Journal of Chemical Ecology

, Volume 29, Issue 9, pp 1955–1979

Review Paper: Arbuscular Mycorrhiza: Biological, Chemical, and Molecular Aspects

  • Dieter Strack
  • Thomas Fester
  • Bettina Hause
  • Willibald Schliemann
  • Michael H. Walter
Article

DOI: 10.1023/A:1025695032113

Cite this article as:
Strack, D., Fester, T., Hause, B. et al. J Chem Ecol (2003) 29: 1955. doi:10.1023/A:1025695032113

Abstract

Mycorrhizas are the most important mutualistic symbioses on earth. The most prevalent type are the arbuscular mycorrhizas (AMs) that develop between roots of most terrestrial plants and fungal species of the Zygomycota. The AM fungi are able to grow into the root cortex forming intercellular hyphae from which highly branched structures, arbuscules, originate within cortex cells. The arbuscules are responsible for nutrient exchange between the host and the symbiont, transporting carbohydrates from the plant to the fungus and mineral nutrients, especially phosphate, and water from the fungus to the plant. Plants adapt their phosphate uptake to the interaction with the AM fungus by synthesis of specific phosphate transporters. Colonization of root cells induces dramatic changes in the cytoplasmic organization: vacuole fragmentation, transformation of the plasma membrane to a periarbuscular membrane covering the arbuscule, increase of the cytoplasm volume and numbers of cell organelles, as well as movement of the nucleus into a central position. The plastids form a dense network covering the symbiotic interface. In some of these changes, microtubules are most likely involved. With regard to the molecular crosstalk between the two organisms, a number of phytohormones (cytokinins, abscisic acid, jasmonate) as well as various secondary metabolites have been examined: (i) Jasmonates occur at elevated level, which is accompanied by cell-specific expression of genes involved in jasmonate biosynthesis that might be linked to strong carbohydrate sink function of AM roots and induced defense reactions; (ii) apocarotenoids (derivatives of mycorradicin and glycosylated cyclohexenones) accumulate in most mycorrhizal roots examined so far. Their biosynthesis via the nonmevalonate methylerythritol phosphate (MEP) pathway has been studied resulting in new insights into AM-specific gene expression and biosynthesis of secondary isoprenoids.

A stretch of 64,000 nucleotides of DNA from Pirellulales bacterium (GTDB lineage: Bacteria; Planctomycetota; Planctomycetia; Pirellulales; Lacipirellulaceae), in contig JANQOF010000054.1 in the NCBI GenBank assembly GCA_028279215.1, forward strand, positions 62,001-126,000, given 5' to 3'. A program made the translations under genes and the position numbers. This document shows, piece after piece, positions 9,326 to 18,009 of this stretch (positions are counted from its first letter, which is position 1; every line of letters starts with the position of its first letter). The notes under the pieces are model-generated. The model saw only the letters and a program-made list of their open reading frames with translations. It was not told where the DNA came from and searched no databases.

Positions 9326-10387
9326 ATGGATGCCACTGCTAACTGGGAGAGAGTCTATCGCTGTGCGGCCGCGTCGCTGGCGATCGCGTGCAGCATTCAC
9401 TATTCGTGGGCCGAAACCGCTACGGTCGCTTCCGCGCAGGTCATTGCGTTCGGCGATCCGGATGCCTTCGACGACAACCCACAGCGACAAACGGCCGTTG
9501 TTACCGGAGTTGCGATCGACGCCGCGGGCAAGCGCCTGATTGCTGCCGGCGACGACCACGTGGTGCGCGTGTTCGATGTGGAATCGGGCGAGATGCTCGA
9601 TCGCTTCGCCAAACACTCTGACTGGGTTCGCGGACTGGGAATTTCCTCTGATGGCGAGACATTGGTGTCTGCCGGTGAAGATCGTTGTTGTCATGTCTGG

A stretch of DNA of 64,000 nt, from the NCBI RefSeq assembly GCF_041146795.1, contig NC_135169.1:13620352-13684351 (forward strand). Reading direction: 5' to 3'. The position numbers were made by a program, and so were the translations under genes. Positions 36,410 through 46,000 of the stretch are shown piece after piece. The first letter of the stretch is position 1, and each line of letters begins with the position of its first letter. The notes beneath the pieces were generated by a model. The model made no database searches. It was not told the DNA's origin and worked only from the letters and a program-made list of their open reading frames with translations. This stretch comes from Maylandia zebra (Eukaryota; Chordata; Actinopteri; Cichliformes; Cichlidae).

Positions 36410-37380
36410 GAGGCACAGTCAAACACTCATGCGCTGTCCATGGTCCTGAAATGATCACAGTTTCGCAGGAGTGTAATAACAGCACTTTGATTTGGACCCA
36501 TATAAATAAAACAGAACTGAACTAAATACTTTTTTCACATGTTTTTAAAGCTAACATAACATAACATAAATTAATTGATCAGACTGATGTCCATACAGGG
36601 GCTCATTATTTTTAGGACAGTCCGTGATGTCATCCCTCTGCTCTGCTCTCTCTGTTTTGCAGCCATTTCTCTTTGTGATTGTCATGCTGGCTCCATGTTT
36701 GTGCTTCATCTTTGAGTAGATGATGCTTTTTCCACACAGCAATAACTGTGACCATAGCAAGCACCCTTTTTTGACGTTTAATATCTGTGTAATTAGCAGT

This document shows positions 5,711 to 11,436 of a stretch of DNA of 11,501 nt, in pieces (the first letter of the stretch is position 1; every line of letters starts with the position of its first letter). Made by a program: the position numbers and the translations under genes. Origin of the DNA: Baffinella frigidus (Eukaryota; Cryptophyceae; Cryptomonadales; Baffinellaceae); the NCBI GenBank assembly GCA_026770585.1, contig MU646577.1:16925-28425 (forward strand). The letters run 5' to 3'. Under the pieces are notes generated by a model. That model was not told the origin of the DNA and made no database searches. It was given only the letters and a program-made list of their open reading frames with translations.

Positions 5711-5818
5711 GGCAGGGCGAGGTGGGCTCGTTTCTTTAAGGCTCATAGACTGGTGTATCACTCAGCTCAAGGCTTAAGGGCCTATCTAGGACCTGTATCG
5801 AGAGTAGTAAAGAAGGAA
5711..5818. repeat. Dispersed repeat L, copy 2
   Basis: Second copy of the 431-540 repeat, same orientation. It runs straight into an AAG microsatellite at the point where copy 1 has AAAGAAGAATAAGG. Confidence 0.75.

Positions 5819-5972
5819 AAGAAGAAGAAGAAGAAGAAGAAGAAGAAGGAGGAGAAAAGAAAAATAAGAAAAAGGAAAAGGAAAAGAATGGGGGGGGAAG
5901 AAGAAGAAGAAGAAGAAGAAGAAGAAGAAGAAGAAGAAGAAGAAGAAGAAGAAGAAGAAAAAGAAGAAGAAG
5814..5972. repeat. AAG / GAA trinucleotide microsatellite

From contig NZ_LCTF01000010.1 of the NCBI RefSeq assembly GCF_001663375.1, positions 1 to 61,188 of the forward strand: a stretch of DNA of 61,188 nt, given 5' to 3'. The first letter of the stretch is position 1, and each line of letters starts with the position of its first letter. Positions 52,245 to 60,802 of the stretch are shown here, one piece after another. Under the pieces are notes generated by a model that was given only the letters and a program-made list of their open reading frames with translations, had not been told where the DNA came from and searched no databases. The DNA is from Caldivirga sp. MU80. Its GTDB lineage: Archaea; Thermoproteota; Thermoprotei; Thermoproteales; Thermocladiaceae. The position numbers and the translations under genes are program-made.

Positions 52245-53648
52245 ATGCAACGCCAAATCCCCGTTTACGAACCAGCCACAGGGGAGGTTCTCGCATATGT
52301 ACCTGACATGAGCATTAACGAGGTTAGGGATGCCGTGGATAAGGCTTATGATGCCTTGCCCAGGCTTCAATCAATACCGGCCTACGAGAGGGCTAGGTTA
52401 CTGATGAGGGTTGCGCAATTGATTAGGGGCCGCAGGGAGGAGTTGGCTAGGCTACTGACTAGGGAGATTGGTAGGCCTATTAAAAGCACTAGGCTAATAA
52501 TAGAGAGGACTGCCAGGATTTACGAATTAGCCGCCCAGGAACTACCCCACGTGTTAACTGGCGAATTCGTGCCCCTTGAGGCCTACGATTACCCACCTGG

Arbuscular mycorrhiza (apo)carotenoids chemical interaction ecology MEP pathway mutualism phosphate transporters secondary metabolism symbiosis 

Copyright information

© Plenum Publishing Corporation 2003

Authors and Affiliations

  • Dieter Strack
    • 1
  • Thomas Fester
    • 1
  • Bettina Hause
    • 1
  • Willibald Schliemann
    • 1
  • Michael H. Walter
    • 1
  1. 1.Leibniz-Institut für Pflanzenbiochemie, Abteilung SekundärstoffwechselHalle (Saale)Germany